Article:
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DPJC Position Statement

On Reinstatement of Federal Death Penalty

(7/29, Dallas, TX) The recent announcement that the US Government would resume executions after a nearly two-decade stoppage represents another political and moral failure of the current presidency. The trend within the last two decades in this country, even with a pro-death penalty US Supreme Court, has been to restrict the application of the ultimate punishment so that both death sentencing and executions have been dramatically reduced to their lowest point since the death penalty was re-legalized on July 2, 1976.

This is a moment for all concerned individuals and human rights activists in particular to contact their elected representatives at the state AND federal level to express their concern and outrage that the barbarism of the federal death penalty is returning in our names and with our tax dollar support. The death penalty, so deeply and inherently flawed with mistakes and vicious racism, has no place in this or any other civilized society, and it is incumbent on us to vigilantly work for its complete eradication from our country and world.

For further comments;
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DPJC Position Statement

On the Escalating Situation in Venezuela

(5/1, Dallas, TX) “The Dallas Peace and Justice Center notes with great concern and alarm the volatile situation in Venezuela and calls for de-escalation of tensions through peaceful negotiations. We unequivocally reject any attempts by the United States to forcibly remove the government of Nicolas Maduro from office.We denounce the bellicose rhetoric and threats from National Security Adviser John Bolton of military intervention, just as we decry violence against unarmed protestors by the Maduro government.

We assert that bloodshed must be completely averted. While we agree that President Nicolas Maduro is an authoritarian leader who has presided over unfair elections, failed economic policies, extrajudicial killings by police, food shortages and cronyism with military leaders,U.S. intervention in Venezuela's internal affairs will only make a bad situation worse. A long history of U.S. military interventions has not only destabilized many Latin American countries but has also created a profound mistrust towards the United States. This has strengthened president Maduro's popularity and complicated the present situation. A proper relationship between the United States and its neighbor to the south must start with mutual respect and focused on helping Venezuela’s economy grow and prosper instead of draconian sanctions that hurt average citizens.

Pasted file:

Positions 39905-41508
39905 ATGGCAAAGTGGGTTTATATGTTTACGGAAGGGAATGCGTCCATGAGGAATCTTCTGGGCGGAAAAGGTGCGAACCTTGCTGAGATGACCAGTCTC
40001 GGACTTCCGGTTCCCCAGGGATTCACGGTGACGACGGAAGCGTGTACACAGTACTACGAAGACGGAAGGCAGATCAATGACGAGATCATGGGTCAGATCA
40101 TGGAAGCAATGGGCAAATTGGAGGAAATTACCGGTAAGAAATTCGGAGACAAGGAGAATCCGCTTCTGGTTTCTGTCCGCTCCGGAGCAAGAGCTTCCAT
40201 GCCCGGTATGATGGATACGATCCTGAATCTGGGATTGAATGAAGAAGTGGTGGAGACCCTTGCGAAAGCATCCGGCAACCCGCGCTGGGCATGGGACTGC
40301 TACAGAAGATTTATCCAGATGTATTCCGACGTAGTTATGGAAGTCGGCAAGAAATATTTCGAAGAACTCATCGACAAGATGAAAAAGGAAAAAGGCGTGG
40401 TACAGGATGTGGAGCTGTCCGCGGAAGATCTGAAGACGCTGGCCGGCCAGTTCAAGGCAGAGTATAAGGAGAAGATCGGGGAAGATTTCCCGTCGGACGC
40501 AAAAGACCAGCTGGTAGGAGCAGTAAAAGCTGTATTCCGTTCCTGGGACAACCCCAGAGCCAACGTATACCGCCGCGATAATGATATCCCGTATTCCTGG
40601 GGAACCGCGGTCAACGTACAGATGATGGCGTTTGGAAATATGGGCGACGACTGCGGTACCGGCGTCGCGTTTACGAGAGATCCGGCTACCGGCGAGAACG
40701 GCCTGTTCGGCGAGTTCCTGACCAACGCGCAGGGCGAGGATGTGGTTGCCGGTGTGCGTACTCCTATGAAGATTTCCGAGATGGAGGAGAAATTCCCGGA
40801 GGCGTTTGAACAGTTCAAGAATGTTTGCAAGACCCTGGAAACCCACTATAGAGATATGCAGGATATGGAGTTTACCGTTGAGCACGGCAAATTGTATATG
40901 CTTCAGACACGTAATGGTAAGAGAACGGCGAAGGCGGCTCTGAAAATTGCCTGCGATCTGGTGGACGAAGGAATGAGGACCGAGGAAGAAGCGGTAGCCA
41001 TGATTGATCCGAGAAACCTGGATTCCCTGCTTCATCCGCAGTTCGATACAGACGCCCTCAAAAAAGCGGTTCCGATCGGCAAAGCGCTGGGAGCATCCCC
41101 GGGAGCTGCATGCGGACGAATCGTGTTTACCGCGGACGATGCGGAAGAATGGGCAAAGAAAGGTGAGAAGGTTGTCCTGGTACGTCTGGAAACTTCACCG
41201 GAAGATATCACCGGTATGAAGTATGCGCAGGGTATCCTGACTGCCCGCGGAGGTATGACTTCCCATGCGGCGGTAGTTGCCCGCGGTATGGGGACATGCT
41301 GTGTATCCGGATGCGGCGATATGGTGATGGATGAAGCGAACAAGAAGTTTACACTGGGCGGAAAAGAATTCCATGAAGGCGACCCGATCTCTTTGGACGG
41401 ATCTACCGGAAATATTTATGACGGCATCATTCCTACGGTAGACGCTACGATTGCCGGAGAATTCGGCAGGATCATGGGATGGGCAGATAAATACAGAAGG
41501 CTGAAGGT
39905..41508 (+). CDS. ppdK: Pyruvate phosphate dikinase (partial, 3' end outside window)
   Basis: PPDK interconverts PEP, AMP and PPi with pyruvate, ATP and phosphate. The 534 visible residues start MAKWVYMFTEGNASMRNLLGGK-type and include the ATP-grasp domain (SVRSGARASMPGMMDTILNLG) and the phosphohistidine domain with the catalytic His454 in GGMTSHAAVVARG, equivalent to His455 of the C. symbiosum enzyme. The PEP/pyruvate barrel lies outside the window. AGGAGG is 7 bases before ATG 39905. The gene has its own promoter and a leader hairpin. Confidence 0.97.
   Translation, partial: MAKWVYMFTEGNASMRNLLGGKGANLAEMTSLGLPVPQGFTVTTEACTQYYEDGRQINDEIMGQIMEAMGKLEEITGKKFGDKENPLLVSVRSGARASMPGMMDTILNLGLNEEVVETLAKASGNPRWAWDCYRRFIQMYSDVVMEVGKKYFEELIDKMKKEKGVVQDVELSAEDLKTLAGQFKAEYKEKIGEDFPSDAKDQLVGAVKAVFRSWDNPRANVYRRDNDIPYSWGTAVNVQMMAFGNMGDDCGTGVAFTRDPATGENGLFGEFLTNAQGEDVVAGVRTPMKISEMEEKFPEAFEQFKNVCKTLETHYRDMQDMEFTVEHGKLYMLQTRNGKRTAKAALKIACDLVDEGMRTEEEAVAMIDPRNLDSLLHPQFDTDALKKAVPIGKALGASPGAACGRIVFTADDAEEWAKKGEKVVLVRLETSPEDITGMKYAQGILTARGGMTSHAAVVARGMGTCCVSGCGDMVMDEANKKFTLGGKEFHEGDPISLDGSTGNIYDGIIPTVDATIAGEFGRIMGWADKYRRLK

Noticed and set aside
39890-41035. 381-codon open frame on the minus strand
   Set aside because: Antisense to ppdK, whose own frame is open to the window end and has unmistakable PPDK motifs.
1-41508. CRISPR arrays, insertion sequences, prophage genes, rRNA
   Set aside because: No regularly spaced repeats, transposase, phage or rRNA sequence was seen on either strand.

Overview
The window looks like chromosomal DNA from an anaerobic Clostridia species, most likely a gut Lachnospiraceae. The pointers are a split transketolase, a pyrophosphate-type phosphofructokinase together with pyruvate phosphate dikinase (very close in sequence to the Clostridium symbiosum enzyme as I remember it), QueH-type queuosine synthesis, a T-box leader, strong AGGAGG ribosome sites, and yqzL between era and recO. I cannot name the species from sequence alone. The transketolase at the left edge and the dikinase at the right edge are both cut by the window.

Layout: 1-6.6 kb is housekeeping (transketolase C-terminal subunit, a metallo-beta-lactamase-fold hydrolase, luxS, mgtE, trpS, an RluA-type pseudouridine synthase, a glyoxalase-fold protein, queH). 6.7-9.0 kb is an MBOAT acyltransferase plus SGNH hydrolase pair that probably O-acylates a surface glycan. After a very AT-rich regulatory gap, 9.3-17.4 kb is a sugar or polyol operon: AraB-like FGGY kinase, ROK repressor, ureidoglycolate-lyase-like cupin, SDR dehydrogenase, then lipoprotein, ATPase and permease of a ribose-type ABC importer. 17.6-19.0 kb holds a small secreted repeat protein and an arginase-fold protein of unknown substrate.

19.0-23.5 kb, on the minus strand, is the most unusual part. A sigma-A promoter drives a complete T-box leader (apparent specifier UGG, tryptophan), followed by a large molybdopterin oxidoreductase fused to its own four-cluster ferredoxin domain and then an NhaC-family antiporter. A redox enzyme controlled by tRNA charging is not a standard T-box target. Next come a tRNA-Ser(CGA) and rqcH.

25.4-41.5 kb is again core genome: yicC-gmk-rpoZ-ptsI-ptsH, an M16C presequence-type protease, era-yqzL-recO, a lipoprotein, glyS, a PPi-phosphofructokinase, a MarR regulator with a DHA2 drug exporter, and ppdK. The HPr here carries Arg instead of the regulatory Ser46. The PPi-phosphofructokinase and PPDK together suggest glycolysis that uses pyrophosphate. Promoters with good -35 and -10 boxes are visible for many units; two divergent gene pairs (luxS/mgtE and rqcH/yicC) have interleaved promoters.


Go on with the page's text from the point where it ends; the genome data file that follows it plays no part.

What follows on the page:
We urge National Security Adviser John Bolton, Secretary of State Mike Pompeo, and Venezuela envoy Elliot Abrams—all of whom have backed authoritarian leaders, death squads, and illegal wars throughout their careers in government---not to push for regime change or military intervention but instead back regional dialogue initiatives such as the one proposed by Mexico and the Vatican.


It is entirely the prerogative of the noble people of Venezuela to decide the future of their revolution, not of any foreign power. All that can come from outside military intervention is more chaos and crisis, and God forbid, the misery and suffering of war."

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DPJC Position Statement

Condemning the Attacks on Churches & Hotels in Sri Lanka

Dallas Peace & Justice Center joins political and religious leaders from around the world in our condemnation of the heinous attacks on Churches and Hotels on the eve of Easter in Sri Lanka. No words are strong enough to condemn such horrendous inhumanity. We join with our brothers and sisters worldwide in expressing our grief and sadness for the suffering of the people of Sri Lanka.

These attacks are an assault not only aimed at the Sri Lankan people or their Christian Community, but also on all of humanity. Extremism in all its forms has been fueling these violent attacks and should be condemned in strongest terms. We call for an end to the cycle of violence among different religious and political groups worldwide.

The world is on the side of peaceful coexistence among all groups.

 

 

DPJC Position Statement

President Trump's veto of Senate Joint Resolution 7, the Yemen War Powers Resolution

Our position statement in response to President Trump's veto of Senate Joint Resolution 7 (S.J Res 7), the Yemen War Powers Resolution

"President Trump's veto is morally wrong, reckless and indefensible. We urge Congress to seek ways to overturn the presidential veto because it denies Congress its constitutional responsibility to authorize and fund wars.

Passed in both houses of congress with strong bipartisan support, the measure sought to extricate the U.S. from the Saudi Arabia led war that has starved 85,000 children to death, placed 14 million on the brink of famine amidst an unprecedented outbreak of cholera. The United Nations has described the Yemen crisis as the worst humanitarian catastrophe in the world today.

We urge Congress not to relent and continue to fight to end U.S. support for the Saudi-led immoral, and illegal war in Yemen, the poorest country in the Middle East that poses no threat to U.S national security. Congress should continue to work to block weapons sales to the Saudi led coalition and use its power of the purse to cut off funding for U.S. military support."

Adopted 4/7/2019 by the
Dallas Peace and Justice Center
Middle East Peace Committee

 

 

DPJC Position Statement

No U.S. Intervention in Venezuela